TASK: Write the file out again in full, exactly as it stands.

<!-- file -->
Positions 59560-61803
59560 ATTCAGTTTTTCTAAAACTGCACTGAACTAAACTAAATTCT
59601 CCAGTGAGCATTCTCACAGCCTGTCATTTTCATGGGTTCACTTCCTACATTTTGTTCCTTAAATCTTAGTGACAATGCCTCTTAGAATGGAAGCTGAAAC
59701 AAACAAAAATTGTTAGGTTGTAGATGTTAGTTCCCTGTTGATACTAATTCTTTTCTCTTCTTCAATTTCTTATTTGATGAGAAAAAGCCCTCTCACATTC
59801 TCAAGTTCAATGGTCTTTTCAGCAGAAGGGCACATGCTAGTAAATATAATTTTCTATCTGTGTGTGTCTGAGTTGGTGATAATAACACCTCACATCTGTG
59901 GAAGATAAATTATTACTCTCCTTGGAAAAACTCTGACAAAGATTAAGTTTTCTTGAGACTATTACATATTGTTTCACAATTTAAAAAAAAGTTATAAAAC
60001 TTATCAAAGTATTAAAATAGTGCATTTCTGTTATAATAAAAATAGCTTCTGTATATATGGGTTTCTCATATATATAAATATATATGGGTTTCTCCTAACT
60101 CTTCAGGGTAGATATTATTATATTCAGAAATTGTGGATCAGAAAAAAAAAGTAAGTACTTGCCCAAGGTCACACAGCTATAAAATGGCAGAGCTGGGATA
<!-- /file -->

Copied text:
Positions 59560-61803
59560 ATTCAGTTTTTCTAAAACTGCACTGAACTAAACTAAATTCT
59601 CCAGTGAGCATTCTCACAGCCTGTCATTTTCATGGGTTCACTTCCTACATTTTGTTCCTTAAATCTTAGTGACAATGCCTCTTAGAATGGAAGCTGAAAC
59701 AAACAAAAATTGTTAGGTTGTAGATGTTAGTTCCCTGTTGATACTAATTCTTTTCTCTTCTTCAATTTCTTATTTGATGAGAAAAAGCCCTCTCACATTC
59801 TCAAGTTCAATGGTCTTTTCAGCAGAAGGGCACATGCTAGTAAATATAATTTTCTATCTGTGTGTGTCTGAGTTGGTGATAATAACACCTCACATCTGTG
59901 GAAGATAAATTATTACTCTCCTTGGAAAAACTCTGACAAAGATTAAGTTTTCTTGAGACTATTACATATTGTTTCACAATTTAAAAAAAAGTTATAAAAC
60001 TTATCAAAGTATTAAAATAGTGCATTTCTGTTATAATAAAAATAGCTTCTGTATATATGGGTTTCTCATATATATAAATATATATGGGTTTCTCCTAACT
60101 CTTCAGGGTAGATATTATTATATTCAGAAATTGTGGATCAGAAAAAAAAAGTAAGTACTTGCCCAAGGTCACACAGCTATAAAATGGCAGAGCTGGGATA